Let's talk about Monarchs!
Moderator: Monarch Watch
Emily wrote:Hello again, everyone! I just wanted to let everyone know our first successful butterfly emerged from the chrysalis sometime in the early morning hours! I was worried because he went over 2 weeks in the chrysalis, but we had a week long stretch of very chilly weather (50's during the day) so I wonder if he "knew" somehow to wait until a warmer stretch came along. Today is the first day it's supposed to be above 60-65 degrees and he picked today to come out! It could be coincidence, but these butterflies are so amazing I wouldn't put it past him to just know what he's doing. Was wondering if anyone knew if they had that sort of internal clock.
Another question, though - he isn't ready to fly yet, but he'll be ready sometime during the day today before my daughter gets home from school. Is it okay if I wait until she gets home (about 7 hours now). I know he'll be ready to fly before then, so do I need to put some fruit in the mesh cage for him, if I wait? I really want her to be able to release him, but I also want what's best for the butterfly.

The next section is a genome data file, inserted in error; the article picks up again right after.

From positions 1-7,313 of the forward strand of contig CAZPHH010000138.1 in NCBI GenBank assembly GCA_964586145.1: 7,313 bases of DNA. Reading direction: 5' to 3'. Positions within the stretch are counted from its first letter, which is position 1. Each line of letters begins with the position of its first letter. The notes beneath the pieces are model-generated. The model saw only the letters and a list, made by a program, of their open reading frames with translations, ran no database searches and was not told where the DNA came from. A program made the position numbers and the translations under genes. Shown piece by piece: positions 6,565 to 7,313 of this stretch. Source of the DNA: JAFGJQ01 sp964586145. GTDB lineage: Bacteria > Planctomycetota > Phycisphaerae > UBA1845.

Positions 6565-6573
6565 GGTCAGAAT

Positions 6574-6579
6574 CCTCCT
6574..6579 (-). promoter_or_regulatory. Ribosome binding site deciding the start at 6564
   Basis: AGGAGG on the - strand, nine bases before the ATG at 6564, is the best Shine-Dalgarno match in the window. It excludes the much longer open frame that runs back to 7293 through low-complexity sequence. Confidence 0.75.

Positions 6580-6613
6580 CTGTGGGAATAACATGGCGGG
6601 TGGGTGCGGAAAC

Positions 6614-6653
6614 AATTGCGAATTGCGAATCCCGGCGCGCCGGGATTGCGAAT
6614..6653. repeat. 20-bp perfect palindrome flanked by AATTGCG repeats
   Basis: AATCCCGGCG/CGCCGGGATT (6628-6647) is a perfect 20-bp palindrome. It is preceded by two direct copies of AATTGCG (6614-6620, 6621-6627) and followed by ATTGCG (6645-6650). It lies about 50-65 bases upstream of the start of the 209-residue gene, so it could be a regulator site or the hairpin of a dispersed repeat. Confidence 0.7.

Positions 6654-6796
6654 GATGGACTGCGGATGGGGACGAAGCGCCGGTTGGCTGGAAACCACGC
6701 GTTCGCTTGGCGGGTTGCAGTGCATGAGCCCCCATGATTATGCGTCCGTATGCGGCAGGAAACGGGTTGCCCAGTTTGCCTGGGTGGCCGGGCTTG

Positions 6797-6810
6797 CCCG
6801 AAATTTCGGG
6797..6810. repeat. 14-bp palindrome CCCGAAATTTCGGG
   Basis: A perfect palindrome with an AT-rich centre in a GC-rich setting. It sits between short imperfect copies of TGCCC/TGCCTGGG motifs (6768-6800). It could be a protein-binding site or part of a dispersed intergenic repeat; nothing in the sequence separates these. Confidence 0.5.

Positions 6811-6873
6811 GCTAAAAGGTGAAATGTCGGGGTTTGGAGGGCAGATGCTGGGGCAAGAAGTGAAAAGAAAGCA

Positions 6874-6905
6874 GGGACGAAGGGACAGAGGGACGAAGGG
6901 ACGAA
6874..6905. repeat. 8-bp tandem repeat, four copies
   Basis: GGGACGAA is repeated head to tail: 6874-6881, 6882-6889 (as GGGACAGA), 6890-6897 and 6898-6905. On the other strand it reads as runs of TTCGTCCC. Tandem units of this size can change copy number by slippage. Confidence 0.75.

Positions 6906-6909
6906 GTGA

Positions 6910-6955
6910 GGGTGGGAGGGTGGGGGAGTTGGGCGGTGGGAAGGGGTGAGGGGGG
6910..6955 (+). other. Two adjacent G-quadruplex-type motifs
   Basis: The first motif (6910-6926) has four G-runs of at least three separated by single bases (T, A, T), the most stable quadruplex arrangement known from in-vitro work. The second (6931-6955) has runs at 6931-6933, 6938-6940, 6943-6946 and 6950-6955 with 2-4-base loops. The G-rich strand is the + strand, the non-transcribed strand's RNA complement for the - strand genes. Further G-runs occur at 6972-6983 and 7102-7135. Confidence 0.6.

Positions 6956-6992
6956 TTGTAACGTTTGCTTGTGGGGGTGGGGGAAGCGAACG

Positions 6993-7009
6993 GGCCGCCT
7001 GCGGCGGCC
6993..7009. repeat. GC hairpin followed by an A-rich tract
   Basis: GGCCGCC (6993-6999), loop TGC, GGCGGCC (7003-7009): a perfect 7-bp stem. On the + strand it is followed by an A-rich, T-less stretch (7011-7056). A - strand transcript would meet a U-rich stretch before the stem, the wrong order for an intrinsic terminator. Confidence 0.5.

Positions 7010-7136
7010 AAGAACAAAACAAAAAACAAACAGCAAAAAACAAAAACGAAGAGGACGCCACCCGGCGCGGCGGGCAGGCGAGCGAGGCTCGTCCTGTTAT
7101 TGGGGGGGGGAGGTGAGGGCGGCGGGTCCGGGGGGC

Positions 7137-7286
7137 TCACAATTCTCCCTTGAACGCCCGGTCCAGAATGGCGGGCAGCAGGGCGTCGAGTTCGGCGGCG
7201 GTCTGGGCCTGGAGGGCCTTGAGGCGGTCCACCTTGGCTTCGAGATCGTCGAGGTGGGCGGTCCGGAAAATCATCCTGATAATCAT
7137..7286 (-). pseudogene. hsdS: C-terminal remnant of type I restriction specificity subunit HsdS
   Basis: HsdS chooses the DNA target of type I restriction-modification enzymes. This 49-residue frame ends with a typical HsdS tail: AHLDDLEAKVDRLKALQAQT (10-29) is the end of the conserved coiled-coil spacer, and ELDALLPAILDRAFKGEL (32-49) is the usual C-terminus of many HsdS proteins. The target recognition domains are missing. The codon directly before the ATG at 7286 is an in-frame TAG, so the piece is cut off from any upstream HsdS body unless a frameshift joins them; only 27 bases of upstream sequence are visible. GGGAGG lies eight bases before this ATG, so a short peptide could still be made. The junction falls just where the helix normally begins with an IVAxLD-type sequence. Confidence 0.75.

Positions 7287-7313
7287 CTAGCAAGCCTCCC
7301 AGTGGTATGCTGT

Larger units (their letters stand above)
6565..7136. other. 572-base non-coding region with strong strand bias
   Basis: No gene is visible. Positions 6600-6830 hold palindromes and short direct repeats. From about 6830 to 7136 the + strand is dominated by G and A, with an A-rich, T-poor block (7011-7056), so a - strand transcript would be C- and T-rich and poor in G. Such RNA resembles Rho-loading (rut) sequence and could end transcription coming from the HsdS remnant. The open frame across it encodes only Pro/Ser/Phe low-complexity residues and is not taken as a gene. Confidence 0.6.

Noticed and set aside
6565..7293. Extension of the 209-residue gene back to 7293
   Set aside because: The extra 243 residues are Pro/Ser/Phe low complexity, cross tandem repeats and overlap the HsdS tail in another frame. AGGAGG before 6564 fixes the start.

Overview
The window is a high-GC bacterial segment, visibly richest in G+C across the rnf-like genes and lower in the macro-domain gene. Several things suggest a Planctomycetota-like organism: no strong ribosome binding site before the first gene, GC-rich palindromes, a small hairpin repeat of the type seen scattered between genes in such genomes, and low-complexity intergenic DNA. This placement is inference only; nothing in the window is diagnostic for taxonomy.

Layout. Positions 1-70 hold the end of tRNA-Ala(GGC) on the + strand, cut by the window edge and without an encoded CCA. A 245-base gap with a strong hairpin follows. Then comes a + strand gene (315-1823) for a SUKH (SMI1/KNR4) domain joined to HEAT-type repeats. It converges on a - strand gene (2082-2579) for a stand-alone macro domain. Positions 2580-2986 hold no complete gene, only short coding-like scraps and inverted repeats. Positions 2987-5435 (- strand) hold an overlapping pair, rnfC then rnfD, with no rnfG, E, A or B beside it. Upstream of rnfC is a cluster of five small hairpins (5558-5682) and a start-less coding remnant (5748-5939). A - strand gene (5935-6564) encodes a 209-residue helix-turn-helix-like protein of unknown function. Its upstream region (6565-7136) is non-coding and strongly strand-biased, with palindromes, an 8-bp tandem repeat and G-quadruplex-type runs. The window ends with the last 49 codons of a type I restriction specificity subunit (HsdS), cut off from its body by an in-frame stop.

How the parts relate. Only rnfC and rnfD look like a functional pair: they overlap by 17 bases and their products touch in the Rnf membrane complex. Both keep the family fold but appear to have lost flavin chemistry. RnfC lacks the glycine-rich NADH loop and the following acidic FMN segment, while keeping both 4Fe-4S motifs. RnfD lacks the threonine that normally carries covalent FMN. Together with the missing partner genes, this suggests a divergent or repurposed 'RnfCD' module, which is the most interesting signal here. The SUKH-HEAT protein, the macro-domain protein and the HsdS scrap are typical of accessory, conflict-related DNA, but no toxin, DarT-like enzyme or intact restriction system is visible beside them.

We have two more chrysalis that we're waiting on, then we'll be done for the season. I'm already looking forward to next year to do it all over again! Have a wonderful day, everyone!
Nancy Werner wrote:Hi Emily--
Congratulations on starting your monarch rearing! Don't be discouraged---one must expect to lose some amount of the monarchs in whatever stage. I've been raising them for 44 years and I lose some, too. It's a wonderful "miracle of birth" experience for kids and a valuable lesson in kindness and stewardship, as well, for everyone.
Please check out my posts in the Monarch Rearing forum and my articles in the University of Minnesota's MLMP (Monarch Larva Monitoring Project) website at http://www.mlmp.org/Newsletters/monthly/2011 and click on the November one, also http://www.mlmp.org/Newsletters/monthly/2012 and click on the June-July one. Everyone raises them differently, and these articles list a lot of my tips for large, healthy monarch butterflies.
It was a more successful year for the tachinid parasites, as posted. Spiders are another threat to the caterpillars. I have found that when I check my various "sources" (milkweed plants) daily and raise monarchs from eggs, I have the best luck.
Best of luck to you, and for future years of raising the "flutters" as well! And remember the story of the starfish--'it makes a difference to this one'
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